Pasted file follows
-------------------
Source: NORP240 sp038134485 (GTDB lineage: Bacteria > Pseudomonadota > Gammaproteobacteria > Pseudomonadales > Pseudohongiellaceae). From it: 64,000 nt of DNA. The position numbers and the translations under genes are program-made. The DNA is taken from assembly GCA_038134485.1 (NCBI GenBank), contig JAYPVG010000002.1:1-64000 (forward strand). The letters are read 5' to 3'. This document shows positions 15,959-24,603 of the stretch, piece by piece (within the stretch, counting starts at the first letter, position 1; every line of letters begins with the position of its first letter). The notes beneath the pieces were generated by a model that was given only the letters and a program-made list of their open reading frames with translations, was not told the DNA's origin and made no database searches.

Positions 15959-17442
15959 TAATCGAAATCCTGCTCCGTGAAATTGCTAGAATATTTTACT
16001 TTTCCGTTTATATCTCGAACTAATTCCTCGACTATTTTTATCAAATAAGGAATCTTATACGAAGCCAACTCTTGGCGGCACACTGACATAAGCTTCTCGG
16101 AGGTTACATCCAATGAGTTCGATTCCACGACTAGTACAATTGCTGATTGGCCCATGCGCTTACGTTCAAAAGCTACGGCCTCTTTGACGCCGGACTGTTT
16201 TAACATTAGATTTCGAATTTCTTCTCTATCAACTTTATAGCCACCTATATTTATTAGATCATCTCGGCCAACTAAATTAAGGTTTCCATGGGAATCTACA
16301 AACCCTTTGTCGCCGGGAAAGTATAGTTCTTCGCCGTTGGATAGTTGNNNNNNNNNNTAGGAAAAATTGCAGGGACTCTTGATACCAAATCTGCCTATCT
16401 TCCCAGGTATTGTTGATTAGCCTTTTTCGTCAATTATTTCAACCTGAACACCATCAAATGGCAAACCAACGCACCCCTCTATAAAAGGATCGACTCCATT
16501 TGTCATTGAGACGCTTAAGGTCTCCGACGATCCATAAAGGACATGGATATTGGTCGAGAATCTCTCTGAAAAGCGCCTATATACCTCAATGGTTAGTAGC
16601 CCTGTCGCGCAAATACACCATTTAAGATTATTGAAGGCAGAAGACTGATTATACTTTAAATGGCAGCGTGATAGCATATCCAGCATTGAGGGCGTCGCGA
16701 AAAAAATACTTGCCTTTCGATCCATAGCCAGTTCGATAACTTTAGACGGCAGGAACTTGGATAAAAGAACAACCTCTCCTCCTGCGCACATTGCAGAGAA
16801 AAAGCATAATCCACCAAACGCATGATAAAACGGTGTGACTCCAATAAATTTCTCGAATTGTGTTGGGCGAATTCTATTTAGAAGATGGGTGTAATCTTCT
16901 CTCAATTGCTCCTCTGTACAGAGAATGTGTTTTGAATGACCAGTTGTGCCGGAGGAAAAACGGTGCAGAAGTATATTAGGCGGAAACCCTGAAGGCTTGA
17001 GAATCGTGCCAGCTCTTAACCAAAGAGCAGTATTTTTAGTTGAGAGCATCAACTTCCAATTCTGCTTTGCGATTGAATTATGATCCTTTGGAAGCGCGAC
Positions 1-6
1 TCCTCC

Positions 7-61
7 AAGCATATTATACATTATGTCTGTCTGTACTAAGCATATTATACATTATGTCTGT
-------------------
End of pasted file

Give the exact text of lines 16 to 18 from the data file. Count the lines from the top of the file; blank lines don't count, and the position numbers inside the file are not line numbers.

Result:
1 TCCTCC

Positions 7-61
7 AAGCATATTATACATTATGTCTGTCTGTACTAAGCATATTATACATTATGTCTGT